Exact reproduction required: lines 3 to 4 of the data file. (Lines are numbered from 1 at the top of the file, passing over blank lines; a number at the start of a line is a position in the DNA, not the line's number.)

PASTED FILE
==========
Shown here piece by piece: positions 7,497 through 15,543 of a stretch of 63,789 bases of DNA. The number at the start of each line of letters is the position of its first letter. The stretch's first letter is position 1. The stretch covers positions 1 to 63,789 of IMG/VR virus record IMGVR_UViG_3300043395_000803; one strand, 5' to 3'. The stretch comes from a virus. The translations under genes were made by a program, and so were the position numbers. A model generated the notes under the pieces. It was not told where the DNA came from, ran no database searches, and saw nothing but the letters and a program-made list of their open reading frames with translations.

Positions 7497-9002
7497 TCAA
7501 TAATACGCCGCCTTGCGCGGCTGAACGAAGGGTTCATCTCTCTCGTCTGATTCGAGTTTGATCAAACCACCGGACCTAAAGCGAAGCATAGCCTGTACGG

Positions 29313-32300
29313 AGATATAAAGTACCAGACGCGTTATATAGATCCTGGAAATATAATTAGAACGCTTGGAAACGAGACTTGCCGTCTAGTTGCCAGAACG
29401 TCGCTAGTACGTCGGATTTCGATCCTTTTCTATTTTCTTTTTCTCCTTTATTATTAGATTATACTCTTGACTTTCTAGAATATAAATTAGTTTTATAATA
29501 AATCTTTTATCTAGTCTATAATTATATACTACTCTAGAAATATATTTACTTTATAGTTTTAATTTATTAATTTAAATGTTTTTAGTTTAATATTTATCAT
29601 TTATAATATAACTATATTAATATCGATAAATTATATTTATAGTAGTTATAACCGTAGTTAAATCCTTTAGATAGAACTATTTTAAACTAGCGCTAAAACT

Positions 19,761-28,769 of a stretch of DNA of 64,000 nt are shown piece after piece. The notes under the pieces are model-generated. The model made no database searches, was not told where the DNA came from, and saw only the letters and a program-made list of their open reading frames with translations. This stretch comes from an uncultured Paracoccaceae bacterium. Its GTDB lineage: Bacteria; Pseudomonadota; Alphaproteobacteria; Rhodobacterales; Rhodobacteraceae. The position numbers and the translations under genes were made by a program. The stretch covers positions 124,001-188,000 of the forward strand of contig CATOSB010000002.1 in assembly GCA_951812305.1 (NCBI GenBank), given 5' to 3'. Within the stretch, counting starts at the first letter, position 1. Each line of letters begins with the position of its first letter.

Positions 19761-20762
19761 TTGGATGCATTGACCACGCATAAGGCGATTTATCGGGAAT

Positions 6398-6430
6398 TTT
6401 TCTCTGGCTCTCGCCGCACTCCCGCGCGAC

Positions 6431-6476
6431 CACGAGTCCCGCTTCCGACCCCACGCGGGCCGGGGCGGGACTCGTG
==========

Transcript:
7497 TCAA
7501 TAATACGCCGCCTTGCGCGGCTGAACGAAGGGTTCATCTCTCTCGTCTGATTCGAGTTTGATCAAACCACCGGACCTAAAGCGAAGCATAGCCTGTACGG